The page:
I've been wanting to start a post off with quotes. For the heck of it. Speaking of which, not that I planned it this way, but I did a number of things this past week just for the heck of it. Like rappelling 163 ft down a cavern (with interesting/v. nice Christmas tree/dodgeball dude) despite my completely irrational fear of heights ...

Where does that fear come from? Did I fall off a really tall building in a former life?

Anyway, the worst part was, after making it down the first 30 feet to this natural ledge, I looked over and downwards through this small opening to see the other 130 feet I still had left to go, and all the itty bitty people who'd be looking up at my nice, womanly ass for the next twenty, thirty minutes. Stepping through that hole just might have been the single most terrifying moment of my life.

After that the idea of zip lining through the air didn't seem as scary...


Saturday, despite not having registered for the event, I snuck into a 5K marathon (See Jane Run) with my life long buddy, Lita, and her friends. The race started at 8:30 am. We finished an hour and twenty minutes later (we were in no hurry, believe me) and by 11 am we had enjoyed copious amounts of (free) champagne, sunshine (am sunburned now---ouch!) and girl talk.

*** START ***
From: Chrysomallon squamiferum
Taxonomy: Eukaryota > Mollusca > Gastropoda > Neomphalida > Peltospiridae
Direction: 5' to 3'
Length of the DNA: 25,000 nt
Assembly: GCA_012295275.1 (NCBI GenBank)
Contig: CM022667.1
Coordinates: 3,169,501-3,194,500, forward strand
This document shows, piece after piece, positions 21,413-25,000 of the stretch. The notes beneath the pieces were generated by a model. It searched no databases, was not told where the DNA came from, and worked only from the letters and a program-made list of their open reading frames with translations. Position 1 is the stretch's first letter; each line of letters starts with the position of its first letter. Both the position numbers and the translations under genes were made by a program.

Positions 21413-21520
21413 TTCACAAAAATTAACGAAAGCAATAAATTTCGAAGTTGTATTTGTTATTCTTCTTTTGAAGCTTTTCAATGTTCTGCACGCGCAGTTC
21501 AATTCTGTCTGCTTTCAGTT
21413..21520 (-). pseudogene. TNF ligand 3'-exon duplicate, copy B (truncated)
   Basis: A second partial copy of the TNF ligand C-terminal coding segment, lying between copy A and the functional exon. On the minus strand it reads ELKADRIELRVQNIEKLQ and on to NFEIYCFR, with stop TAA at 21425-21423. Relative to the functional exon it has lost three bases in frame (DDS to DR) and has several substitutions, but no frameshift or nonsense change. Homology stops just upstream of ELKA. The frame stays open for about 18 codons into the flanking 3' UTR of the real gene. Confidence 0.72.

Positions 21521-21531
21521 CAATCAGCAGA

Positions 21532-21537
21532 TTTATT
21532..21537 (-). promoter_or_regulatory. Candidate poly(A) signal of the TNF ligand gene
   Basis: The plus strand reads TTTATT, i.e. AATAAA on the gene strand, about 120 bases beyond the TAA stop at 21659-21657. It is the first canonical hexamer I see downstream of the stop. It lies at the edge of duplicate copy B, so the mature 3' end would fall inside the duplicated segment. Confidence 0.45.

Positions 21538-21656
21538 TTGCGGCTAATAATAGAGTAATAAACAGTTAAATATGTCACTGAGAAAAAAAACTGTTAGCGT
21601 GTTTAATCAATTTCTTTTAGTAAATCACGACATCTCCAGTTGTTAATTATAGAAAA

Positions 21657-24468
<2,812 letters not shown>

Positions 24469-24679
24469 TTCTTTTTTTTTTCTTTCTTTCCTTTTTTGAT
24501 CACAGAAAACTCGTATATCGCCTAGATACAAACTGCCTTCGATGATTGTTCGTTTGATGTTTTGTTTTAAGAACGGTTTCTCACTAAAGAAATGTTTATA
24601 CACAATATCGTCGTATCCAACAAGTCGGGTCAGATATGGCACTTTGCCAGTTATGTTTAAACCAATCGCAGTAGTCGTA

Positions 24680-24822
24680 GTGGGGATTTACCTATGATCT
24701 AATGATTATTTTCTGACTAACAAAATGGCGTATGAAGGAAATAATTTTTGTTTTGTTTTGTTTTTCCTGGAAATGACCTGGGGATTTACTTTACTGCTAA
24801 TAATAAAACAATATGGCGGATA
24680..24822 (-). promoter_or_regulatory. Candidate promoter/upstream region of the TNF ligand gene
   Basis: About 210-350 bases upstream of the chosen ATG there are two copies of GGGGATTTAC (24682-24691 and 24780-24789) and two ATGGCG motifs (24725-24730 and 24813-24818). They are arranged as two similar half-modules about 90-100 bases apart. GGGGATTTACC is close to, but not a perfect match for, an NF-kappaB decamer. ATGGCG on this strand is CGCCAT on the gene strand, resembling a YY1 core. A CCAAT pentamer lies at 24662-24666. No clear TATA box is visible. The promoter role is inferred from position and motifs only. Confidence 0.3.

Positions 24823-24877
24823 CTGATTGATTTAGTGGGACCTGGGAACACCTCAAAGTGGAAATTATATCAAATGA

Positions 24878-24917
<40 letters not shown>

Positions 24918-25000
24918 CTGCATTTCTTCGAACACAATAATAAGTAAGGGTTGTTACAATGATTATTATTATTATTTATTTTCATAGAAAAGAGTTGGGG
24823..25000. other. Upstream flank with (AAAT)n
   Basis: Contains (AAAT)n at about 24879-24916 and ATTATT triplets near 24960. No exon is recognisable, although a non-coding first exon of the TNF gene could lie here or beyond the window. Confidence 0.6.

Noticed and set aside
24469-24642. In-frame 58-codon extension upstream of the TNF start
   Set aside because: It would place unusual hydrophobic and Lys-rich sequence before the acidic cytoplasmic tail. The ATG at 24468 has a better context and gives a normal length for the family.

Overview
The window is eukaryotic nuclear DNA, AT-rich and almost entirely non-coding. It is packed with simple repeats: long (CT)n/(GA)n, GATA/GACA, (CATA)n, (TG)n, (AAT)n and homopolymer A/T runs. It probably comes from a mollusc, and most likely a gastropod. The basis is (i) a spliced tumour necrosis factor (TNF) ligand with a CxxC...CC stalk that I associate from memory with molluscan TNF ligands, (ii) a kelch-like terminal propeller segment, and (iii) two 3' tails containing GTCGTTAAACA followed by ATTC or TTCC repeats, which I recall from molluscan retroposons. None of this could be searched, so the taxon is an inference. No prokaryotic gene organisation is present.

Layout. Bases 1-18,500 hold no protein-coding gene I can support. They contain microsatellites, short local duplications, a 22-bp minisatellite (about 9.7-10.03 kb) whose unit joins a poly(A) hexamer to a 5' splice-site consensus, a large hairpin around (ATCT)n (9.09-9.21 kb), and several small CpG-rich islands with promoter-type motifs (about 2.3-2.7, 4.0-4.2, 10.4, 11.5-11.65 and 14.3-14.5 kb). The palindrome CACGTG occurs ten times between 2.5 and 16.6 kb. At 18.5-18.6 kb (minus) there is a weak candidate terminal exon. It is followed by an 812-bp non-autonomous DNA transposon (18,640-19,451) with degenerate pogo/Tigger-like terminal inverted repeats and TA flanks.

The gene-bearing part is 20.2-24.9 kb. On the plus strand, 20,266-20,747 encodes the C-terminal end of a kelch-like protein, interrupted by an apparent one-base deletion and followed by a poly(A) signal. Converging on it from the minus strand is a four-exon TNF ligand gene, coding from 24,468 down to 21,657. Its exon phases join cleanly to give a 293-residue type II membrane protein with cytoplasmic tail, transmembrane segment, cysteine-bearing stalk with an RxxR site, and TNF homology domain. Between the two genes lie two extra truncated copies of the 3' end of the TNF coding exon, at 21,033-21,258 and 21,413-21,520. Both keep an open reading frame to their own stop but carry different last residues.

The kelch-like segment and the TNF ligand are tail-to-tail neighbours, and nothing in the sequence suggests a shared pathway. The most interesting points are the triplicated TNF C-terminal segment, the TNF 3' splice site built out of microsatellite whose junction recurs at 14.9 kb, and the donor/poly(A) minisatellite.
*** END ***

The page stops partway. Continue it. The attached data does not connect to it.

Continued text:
One of her friends, by the way, was facing the imminent death of her mother from cancer. Though you wouldn't know it by her readiness to laugh which says a lot, I think, about her strength of character and maturity.

Later that day, Lita did a tarot card reading for me. Naturally, I asked ---Hello! Where the heck is my dream job? Whether you believe in this stuff or not, my answer seemed appropriate: 1. Faith - Trust that I'm where I need to be. Be patient and know that it is happening. 2. Flow - It's time to let go. Everything is falling into place.

Okay...I will do my best to have faith that my seeds are sprouting. I will trust in that answer.

Sunday afternoon, in the city, I danced the tango. Is there any better dance? The mutual give and take required is such a great metaphor for any human relationship. The more open, trusting, spontaneous and able to reciprocate you are, the more enjoyable and beautiful the dance...
One of my dance partners, by the way, was this very old man (at least in his late eighties) who had shuffled across the stage and down the steps just to ask me to dance. How could I say no? Halfway through the song, though, it occurred to me that I hadn't see him holding his other dance partners this close. And I wondered is this gentleman not quite so gentlemanly...or is this the best way for newbies like me to learn the tango? Whatever. I found him pretty amusing, in any case. Hope I'm that fully engaged and full of life when I reach that age.